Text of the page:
Institutional Ownership and Firm Value

48 Pages Posted: 13 Jan 2004

Date Written: September 27, 2002


Institutional shareholdings have a systematically positive effect on firm value and alter the Morck, Shleifer, and Vishny (1988) finding of a nonmonotonic relation between insider ownership and value. The evidence indicates that, on average, a 1% increase in institutional stock ownership translates to a 0.6% increase in the firm's market-to-book ratio, or an increase of $125M for the mean firm in cross-sectional analysis. Controlling for institutional holdings converts the original MSV finding - that firm value first increases with stock ownership by the board, then decreases, and then increases again - to one in which firm value uniformly increases with greater board ownership. These findings support the view that increased incentives for monitoring both by the board and by institutional investors consistently leads to higher company value. The evidence also indicates that the positive relation between institutional holdings and firm value is stronger in firms with higher discretionary cash flows and in the period following the 1992 adoption of proxy rule amendments that increased the bargaining power of institutions.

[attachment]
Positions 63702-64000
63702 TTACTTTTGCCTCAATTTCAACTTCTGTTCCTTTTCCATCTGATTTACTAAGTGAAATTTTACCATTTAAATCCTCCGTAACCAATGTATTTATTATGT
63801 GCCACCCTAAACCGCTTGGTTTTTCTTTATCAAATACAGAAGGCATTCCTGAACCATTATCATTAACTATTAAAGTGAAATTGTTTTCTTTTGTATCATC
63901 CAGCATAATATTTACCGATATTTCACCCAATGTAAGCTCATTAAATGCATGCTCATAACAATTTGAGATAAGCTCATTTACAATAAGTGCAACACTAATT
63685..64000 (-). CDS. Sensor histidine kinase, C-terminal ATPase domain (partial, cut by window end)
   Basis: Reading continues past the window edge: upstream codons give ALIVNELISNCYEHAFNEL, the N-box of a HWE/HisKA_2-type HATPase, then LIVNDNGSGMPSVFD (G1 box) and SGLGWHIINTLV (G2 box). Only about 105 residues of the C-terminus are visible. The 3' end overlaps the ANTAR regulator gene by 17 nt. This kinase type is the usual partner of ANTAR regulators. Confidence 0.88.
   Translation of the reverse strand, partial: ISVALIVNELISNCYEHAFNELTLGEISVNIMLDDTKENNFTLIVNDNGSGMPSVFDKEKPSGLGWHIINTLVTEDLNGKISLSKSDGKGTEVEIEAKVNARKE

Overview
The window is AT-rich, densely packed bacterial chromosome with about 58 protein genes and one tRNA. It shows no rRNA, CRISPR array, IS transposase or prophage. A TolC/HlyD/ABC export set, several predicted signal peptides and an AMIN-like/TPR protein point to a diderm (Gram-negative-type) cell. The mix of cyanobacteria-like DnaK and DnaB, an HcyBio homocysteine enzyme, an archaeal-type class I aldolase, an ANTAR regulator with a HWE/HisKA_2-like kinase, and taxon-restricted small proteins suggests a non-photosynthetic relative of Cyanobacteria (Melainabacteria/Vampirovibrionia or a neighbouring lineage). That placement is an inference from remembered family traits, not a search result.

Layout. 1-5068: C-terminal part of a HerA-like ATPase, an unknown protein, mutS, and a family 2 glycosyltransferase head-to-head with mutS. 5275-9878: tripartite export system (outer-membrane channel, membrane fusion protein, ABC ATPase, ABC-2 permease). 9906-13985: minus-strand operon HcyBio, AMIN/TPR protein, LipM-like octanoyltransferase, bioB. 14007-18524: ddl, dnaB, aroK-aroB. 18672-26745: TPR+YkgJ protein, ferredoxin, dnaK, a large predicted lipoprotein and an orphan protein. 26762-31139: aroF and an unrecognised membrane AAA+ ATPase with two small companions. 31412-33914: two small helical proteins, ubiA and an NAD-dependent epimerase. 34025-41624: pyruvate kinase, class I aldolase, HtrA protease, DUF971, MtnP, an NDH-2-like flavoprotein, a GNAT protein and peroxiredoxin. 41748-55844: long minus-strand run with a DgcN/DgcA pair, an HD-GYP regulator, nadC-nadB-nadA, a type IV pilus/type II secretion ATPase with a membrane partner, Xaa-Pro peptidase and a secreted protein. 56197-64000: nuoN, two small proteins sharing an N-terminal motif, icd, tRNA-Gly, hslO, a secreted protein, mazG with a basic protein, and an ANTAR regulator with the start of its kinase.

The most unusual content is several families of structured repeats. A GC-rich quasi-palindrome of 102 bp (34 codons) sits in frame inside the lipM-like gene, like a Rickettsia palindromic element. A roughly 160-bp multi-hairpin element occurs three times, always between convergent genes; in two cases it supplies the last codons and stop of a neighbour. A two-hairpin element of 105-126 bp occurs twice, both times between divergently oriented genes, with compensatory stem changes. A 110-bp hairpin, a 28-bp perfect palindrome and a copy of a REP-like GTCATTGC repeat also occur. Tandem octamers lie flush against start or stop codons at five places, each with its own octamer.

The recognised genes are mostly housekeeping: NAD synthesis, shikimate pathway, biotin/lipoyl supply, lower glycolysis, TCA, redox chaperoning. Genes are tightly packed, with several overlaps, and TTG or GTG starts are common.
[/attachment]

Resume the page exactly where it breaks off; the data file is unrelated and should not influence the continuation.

Keywords: Institutional ownership, board of directors, insider ownership

JEL Classification: D21, G23, G3

Suggested Citation

Clay, Darin George, Institutional Ownership and Firm Value (September 27, 2002). Available at SSRN: or

Darin George Clay (Contact Author)

GSA Capital ( email )

United Kingdom

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